A staff of two full-time, one half-time person and four part-time tour guides are on board to maintain the garden, grove, house, animal care, visitor services, special school tours and general housekeeping tasks. August and September are spent on cleaning absolutely everything, painting, maintenance and other archival duties. “We could never do this while running tours through the house,” says Rivers. “It”s our only chance to ”spring clean.””
Major restoration was completed by 1996, the year of Marjorie Kinnan Rawlings” 100th birthday. The Parks Service threw a big shindig in celebration. Now, the first Sunday in August of each year finds an open-to-the-public birthday bash that draws hundreds.
Rivers notes, “When visitors come, they experience the whole sense of what life was like when Marjorie Kinnan Rawlings lived here.”
When you enter the gate to the citrus grove, you can see the pasture that once Dora, the Jersey cow, called home. Rawlings said Dora had a mean temper but produced the richest cream. Many of her prized recipes had that cream as an ingredient. Part of the grove has been restored where guests see many of the varieties that Marjorie wrote about. Although the original fruit trees did not survive, those growing now were nurtured from original rootstock or seeds.
The reconstructed barn represents Rawlings’ creative farming efforts. The original pump house remains intact. From there visitors go to the main farmhouse, which had been put together from three separate buildings interconnected with porches. Marjorie attached screens, built bathrooms and extended the front porch.
On the verandah is where she wrote most of her classics sitting at the cypress table on a deerhide chair with her typewriter in front of her. Oftentimes, she slept on the daybed, a few paces from the typewriter. She added floor-to-ceiling French doors in the living room to capture the Florida sunlight. She also brought in a generator and electric lights. You”ll see some of Marjorie”s books, clothes, furnishings and shelves lined with her favorite jams and jellies. Marjorie loved to entertain, and she reveled in the dining room with its antique Hitchcock chairs and Wedgwood china. In Cross Creek Cookery, she wrote, “For my part, my literary ability may safely be questioned as harshly as one wills, but indifference to my table puts me into a rage.”
Just outside the kitchen is the garden that reflects the seasonal crops Marjorie planted — herbs, fresh vegetables and flowers. Nearby are the mallard duck pen and one of the chicken houses.
“This is a place that seems to resonate for so many people,” says Rivers.
“The world is so full of focusing on the minutia. Here, the guest registry has comments such as peaceful, meditative, that it evokes past and present for them. Marjorie Kinnan Rawlings writes a lot about sense of place. If you”re in the wrong place, the right things don”t happen.”
Rawlings lived and breathed that sense of place. She wrote, “I do not know how anyone can live without some small place of enchantment to turn to.”
Floridian Kay Harwell Fernandez has been an award-winning writer and editor for 20 years. Her topics run the gamut, but she specializes in travel, arts and culture travel, and film.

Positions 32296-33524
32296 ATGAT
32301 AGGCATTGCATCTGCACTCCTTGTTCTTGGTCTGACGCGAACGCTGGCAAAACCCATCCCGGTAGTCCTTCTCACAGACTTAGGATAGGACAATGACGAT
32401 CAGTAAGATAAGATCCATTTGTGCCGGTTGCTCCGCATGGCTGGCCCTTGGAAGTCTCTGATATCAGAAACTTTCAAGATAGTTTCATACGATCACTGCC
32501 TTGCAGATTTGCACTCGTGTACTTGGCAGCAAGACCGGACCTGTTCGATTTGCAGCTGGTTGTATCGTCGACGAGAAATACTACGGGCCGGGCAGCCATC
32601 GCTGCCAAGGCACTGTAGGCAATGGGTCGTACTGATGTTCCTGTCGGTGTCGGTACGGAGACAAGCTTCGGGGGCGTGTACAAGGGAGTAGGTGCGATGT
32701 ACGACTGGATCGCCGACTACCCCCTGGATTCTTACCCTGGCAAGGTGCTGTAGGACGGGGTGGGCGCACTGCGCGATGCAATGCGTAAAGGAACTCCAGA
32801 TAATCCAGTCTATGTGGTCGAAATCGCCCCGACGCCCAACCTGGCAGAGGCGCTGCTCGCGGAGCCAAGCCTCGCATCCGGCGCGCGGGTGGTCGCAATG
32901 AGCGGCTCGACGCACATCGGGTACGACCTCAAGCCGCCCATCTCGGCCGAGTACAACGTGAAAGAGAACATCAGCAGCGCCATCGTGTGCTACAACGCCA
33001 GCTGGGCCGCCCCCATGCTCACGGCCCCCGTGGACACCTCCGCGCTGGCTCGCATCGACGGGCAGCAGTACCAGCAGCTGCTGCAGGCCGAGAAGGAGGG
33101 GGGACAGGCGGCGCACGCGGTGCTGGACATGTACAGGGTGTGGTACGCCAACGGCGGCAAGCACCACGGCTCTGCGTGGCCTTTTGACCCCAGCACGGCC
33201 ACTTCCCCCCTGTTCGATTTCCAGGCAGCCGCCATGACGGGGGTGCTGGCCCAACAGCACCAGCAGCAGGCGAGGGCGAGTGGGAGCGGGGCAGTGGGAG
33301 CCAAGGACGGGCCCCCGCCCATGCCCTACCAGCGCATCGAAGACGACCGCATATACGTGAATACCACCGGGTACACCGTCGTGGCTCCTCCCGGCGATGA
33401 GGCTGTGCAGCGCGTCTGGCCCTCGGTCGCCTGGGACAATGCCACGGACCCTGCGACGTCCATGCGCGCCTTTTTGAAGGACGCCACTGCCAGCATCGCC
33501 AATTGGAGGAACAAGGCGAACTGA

The house is open only to public tours Thursday-Sunday at 10 a.m., 11 a.m. and every hour from 1 p.m.-4 p.m. Admission is $3 for adults; $2 for children 6-12; and free for children 5 and under. Each tour is limited to 10 people. The house is handicapped accessible. Tours are not offered in August and September, as park staff works on the site”s preservation. The farm yard and nature trails are open 9 a.m. – 5 p.m. daily with no fee. For further information, call (352) 466-3672.
From Gainesville, take US 441 south to CR345 east. Turn south on CR325 and follow signs to Cross Creek. Or take I-75 south to Micanopy exit and follow signs to CR346 and CR325. Approximately 20-25 minutes from Gainesville. From Hawthorne, take US301 south to CR325 west to the site.
Books by Marjorie Kinnan Rawlings
South Moon Under, 1933
Golden Apples, 1935
The Yearling, 1938
When the Whippoorwill, 1940
Cross Creek Cookery, 1942
The Sojourner, 1953
The Secret River, 1955
The Marjorie Rawlings Reader, 1956
Short Stories by Marjorie Kinnan Rawlings, edited by Roger Tarr, 1994
Poems by Marjorie Kinnan Rawlings, Songs of a Housewife, edited by Roger
Books About Rawlings and the Creek:
Frontier Eden: The Literary Career of Marjorie Kinnan Rawlings, Gordon
The Selected Letters of Marjorie Kinnan Rawlings, Gordon Bigelow and Laura
V. Monti, editors, 1983
Marjorie Kinnan Rawlings: Sojourner at Cross Creek, Elizabeth Silverthorne,1988
Invasion of Privacy: The Cross Creek Trial of Marjorie Kinnan Rawlings, Patricia Nassif Acton, 1988
Idella, Marjorie Rawlings” “Perfect Maid,” Idella Parker, 1992
The Creek, J.T. Glisson, 1993
Cross Creek Kitchens, Sally Morrison and Kate Barnes, 1993
Marjorie Kinnan Rawlings and the Florida Crackers, Sandra Wallus Sammons and Nina McGuire, 1995
Vegetable Gardening in Florida, James M. Stephens, 1999
From Reddick to Cross Creek, Idella Parker, 1999
From Max to Marjorie (Letters Between Maxwell Perkins and Marjorie Kinnan
Rawlings), edited by Rodger Tarr, 1999
Friends of the Marjorie Kinnan Rawlings Farm
Route 3, Box 92Hawthorne, FL 32640
The Marjorie Kinnan Rawlings Society
C/o English Department
University of Florida
P.O. Box 117310
Gainesville, FL 32611-7310
More on the Web
Marjorie Kinnan Rawlings
An Elusive Legacy by Lucy B. Tobias
Marjorie Kinnan Rawlings
State Historic Site
Marjorie Kinnan Rawlings
The Majorie Kinnan Rawlings Society
Originally Published in January 5th 2000 on Literary Traveler